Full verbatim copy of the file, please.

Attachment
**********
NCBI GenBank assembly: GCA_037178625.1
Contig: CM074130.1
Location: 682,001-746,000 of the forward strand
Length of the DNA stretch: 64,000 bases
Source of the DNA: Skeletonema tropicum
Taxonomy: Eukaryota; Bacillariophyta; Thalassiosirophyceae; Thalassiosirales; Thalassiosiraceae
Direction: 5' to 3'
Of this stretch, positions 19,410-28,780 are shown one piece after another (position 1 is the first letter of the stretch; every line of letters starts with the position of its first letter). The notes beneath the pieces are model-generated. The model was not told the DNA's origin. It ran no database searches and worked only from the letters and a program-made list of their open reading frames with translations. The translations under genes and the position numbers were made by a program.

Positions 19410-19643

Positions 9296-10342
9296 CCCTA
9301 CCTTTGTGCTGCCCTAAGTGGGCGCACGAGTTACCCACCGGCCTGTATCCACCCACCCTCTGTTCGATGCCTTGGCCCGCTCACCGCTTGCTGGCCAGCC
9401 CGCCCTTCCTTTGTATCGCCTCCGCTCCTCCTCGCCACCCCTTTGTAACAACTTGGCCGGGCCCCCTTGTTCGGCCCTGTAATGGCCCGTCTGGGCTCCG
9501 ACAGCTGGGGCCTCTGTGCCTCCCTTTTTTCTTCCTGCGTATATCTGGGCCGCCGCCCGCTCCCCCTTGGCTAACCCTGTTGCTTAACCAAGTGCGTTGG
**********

NCBI GenBank assembly: GCA_037178625.1
Contig: CM074130.1
Location: 682,001-746,000 of the forward strand
Length of the DNA stretch: 64,000 bases
Source of the DNA: Skeletonema tropicum
Taxonomy: Eukaryota; Bacillariophyta; Thalassiosirophyceae; Thalassiosirales; Thalassiosiraceae
Direction: 5' to 3'
Of this stretch, positions 19,410-28,780 are shown one piece after another (position 1 is the first letter of the stretch; every line of letters starts with the position of its first letter). The notes beneath the pieces are model-generated. The model was not told the DNA's origin. It ran no database searches and worked only from the letters and a program-made list of their open reading frames with translations. The translations under genes and the position numbers were made by a program.

Positions 19410-19643

Positions 9296-10342
9296 CCCTA
9301 CCTTTGTGCTGCCCTAAGTGGGCGCACGAGTTACCCACCGGCCTGTATCCACCCACCCTCTGTTCGATGCCTTGGCCCGCTCACCGCTTGCTGGCCAGCC
9401 CGCCCTTCCTTTGTATCGCCTCCGCTCCTCCTCGCCACCCCTTTGTAACAACTTGGCCGGGCCCCCTTGTTCGGCCCTGTAATGGCCCGTCTGGGCTCCG
9501 ACAGCTGGGGCCTCTGTGCCTCCCTTTTTTCTTCCTGCGTATATCTGGGCCGCCGCCCGCTCCCCCTTGGCTAACCCTGTTGCTTAACCAAGTGCGTTGG